Thursday, July 18, 2019

Arbitrage Is Alive (at the sports book)

We've mentioned how rare it is to find honest-to-goodness arbitrage in the real world.
Not talking pair trades or hedges or all the other things that kinda sorta look like an arb, and definitely not talking M&A's so-called "risk arbitrage" where the emphasis had better be on first syllable.
No, just the old-fashioned definition: The simultaneous purchase and sale of the same asset in different markets.* Simple. More after the jump.
As the bettor points out:
I just made $500 by walking next door. ($2k was Max unfortunately)
Regarding  the trans-atlantic gold-point arbitrage mentioned below, old J.P. Morgan often had to settle for a mere $1000 profit per $1,000,000 invested after insurance and shipping costs to move the gold from/to London/New York but he took it every time it arose because it was a real arb.

*In 2013's "My Second-to-Last Comment on Izabella Kaminska at Tyler Cowen's Marginal Revolution" economist Cowen had linked to one of Izzy's pieces where she riffed off of Fukuyama with the phrase "The end of arbitrage" which unfortunately exposed the ignorance of a couple of Tyler's commenters but gave me a dandy jumping off point:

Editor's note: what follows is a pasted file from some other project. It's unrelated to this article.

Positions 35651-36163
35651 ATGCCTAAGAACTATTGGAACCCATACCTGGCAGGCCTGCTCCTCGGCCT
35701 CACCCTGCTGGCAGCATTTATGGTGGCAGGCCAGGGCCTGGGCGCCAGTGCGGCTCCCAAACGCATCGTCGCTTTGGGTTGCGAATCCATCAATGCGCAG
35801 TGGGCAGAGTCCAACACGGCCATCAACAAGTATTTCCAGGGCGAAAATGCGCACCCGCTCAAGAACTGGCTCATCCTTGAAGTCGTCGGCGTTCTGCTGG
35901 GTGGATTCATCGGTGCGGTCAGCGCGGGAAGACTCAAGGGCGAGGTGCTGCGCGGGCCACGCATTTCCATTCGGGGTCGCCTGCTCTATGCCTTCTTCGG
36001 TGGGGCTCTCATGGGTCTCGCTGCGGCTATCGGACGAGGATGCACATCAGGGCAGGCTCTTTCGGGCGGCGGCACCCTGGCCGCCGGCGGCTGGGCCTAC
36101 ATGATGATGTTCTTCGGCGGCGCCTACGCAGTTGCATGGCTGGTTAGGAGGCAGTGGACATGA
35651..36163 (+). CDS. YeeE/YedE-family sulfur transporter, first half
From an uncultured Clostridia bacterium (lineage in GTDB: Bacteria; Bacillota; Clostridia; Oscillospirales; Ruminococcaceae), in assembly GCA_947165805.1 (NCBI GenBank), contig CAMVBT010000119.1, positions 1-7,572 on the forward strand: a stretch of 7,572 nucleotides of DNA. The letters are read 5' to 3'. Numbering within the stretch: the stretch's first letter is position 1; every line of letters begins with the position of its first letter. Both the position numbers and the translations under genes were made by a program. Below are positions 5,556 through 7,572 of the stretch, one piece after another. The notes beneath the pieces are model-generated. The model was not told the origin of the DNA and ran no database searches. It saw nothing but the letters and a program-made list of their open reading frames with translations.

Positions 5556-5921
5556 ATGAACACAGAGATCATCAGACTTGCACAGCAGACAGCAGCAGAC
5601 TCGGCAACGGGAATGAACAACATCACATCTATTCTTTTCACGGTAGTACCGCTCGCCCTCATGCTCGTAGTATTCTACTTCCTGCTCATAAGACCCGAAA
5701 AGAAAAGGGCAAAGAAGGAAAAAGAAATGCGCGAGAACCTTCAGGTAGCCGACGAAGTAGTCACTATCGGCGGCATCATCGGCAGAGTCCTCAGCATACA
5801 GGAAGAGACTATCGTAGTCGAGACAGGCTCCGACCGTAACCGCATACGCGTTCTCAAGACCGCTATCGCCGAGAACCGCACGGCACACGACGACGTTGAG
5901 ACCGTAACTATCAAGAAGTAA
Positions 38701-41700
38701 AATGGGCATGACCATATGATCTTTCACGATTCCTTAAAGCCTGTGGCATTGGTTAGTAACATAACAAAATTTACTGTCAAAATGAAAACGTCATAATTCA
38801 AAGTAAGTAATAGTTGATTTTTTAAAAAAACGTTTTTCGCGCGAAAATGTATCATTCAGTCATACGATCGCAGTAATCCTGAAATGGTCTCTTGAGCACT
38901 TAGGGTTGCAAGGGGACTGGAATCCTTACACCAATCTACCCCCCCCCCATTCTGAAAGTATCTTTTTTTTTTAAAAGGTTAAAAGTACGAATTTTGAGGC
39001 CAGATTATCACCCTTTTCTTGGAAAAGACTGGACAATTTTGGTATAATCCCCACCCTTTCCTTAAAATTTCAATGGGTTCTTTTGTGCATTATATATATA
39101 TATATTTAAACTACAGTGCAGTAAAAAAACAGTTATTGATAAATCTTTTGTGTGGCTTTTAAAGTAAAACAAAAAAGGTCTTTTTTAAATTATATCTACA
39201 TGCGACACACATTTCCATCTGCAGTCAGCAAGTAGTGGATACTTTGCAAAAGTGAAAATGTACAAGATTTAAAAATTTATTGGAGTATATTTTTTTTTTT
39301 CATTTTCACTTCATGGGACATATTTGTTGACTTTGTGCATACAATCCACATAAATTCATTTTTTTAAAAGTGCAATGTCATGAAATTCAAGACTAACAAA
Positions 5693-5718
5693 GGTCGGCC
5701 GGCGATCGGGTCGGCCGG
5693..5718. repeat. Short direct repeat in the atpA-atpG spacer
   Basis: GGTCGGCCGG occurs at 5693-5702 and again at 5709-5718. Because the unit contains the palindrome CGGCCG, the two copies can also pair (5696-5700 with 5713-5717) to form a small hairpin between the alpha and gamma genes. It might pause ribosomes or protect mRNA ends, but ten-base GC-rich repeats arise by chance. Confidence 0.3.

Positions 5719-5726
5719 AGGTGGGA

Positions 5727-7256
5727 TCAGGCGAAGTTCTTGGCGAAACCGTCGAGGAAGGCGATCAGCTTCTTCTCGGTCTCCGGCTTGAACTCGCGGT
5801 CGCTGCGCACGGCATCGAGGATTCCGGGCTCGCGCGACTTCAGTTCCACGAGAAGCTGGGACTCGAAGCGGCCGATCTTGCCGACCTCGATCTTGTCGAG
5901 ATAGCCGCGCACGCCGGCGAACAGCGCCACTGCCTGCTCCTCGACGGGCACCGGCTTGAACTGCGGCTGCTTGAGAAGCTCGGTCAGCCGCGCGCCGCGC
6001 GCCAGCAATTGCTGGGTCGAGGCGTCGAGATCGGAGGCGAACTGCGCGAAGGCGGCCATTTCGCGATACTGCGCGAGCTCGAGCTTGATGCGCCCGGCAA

"In the comment section Marginal Revolution's usually perceptive, articulate and good looking commenters don't acquit themselves well on this post."
That was before the following two comments:
Becky Hargrove May 3, 2013 at 12:18 pm
There is plenty to quibble with in Kaminska’s assertions but I’ll just make a note about point seven. One assumes she sees greater efficiency and abundance as a positive gain for people in general. But…the end of arbitrage? That is also the end of greater attributable valuation for human skill, someone please send her a memo.
steve May 3, 2013 at 12:28 pm
I was taking the article half seriously when I read the “end of arbitrage”. All I can say is this marks it as quackery. Oh sure, arbitrage may end up being primarily the domain of computers working at lightning speeds. But, the end? Hogwash, there will never be perfect markets.